On May 19, the Supreme Court decided Petrella v. Metro-Goldwyn-Mayer. Devlin Hartline recently discussed the decision here, and I have previously noted one particular passage relating to the application/registration debate.
But there is another passage in Petrella that has sparked some interest. It appears as Justice Ginsburg is countering arguments against its holding. She says,
MGM insists that the laches defense must be available to prevent a copyright owner from sitting still, doing nothing, waiting to see what the outcome of an alleged infringer’s investment will be. It is hardly incumbent on copyright owners, however, to challenge each and every actionable infringement. And there is nothing untoward about waiting to see whether an infringer’s exploitation undercuts the value of the copyrighted work, has no effect on that work, or even complements it. Fan sites prompted by a book or film, for example, may benefit the copyright owner. Even if an infringement is harmful, the harm may be too small to justify the cost of litigation.
If the rule were, as MGM urges, “sue soon, or forever hold your peace,” copyright owners would have to mount a federal case fast to stop seemingly innocuous infringements, lest those infringements eventually grow in magnitude. Section 507(b)’s limitations period, coupled to the separate-accrual rule, allows a copyright owner to defer suit until she can estimate whether litigation is worth the candle.
Several among the copyright skeptic crowd were overjoyed when they read this. Kevin Smith, who serves as Scholarly Communications Officer at Duke University, wrote:
I don’t know that the Court has every [sic] before acknowledge [sic] that infringements might be beneficial to rights holders. Perhaps this is an acknowledgement of the myriad potential for reuse and remix. Certainly the authors of fan fiction should feel buoyed by the remark. From a more technical perspective, it seems to me to further undermine what was once a strongly held belief that whenever infringement was found, harm could be presumed. It seems clear that the Court is now reinserting harm as a separate element in the plaintiff burden of proving the tort of copyright infringement.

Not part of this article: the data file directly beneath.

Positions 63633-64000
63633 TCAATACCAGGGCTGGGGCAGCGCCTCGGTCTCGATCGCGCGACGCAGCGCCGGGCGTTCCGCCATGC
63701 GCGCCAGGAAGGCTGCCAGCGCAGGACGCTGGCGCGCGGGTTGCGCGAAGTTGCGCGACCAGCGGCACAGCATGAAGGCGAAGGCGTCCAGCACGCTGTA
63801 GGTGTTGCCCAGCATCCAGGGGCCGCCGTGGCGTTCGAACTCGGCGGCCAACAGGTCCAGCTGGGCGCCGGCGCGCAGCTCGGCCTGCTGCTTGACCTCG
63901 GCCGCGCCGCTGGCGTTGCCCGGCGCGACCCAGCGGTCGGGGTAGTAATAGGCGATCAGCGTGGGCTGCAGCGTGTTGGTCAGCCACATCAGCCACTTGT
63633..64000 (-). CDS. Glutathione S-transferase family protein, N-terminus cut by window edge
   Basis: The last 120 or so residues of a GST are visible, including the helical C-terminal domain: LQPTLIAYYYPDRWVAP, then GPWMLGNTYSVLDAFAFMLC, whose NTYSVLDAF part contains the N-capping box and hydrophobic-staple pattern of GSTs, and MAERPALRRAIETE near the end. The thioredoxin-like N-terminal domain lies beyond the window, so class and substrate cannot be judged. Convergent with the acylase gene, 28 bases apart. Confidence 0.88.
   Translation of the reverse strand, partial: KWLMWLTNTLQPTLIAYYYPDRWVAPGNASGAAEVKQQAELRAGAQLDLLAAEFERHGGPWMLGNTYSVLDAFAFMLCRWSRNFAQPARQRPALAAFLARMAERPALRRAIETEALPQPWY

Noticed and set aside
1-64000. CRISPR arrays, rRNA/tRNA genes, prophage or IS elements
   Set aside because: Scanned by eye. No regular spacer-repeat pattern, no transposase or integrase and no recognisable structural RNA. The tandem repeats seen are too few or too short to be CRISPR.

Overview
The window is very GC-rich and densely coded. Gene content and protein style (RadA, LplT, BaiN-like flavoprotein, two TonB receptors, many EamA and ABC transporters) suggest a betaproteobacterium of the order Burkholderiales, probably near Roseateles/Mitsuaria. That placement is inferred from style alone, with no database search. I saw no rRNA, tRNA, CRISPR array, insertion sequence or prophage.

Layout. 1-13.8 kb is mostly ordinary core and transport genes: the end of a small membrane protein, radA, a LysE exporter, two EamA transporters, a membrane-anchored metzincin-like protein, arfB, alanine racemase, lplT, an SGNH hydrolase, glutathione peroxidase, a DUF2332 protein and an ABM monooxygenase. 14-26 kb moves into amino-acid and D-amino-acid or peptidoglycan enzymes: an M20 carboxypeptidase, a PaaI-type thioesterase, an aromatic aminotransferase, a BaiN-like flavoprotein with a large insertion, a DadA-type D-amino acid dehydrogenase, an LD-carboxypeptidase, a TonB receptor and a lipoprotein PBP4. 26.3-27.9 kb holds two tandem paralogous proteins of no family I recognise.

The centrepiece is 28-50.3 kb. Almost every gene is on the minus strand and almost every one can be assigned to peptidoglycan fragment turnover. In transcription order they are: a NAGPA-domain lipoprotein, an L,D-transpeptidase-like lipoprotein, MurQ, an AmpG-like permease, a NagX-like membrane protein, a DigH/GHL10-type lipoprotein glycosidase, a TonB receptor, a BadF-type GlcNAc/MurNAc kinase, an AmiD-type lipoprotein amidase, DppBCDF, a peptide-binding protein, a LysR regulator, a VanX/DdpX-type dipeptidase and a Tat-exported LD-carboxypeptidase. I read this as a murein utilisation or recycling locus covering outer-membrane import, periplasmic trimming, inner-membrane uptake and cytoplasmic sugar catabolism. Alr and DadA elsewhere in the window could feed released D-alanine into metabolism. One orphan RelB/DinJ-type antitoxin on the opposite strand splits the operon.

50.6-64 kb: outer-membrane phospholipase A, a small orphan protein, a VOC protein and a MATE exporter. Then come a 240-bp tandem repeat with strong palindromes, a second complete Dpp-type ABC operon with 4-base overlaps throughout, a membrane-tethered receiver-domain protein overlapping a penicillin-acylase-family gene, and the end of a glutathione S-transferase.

The CCIA’s Matt Schruers wrote:
A more interesting wrinkle is Justice Ginsburg’s explicit embrace of a point that I had previously characterized as “taboo” — that not all infringements impose costs on the rights holder. In fact, when I wrote last year that some infringements have no economic cost, and that other infringements will reallocate wealth instead of destroy it, the site admins had to install a profanity filter for the comment section. Yet today, Justice Ginsburg goes a step further and states that some infringement “may benefit the copyright owner.”
I hate to rain on their parade.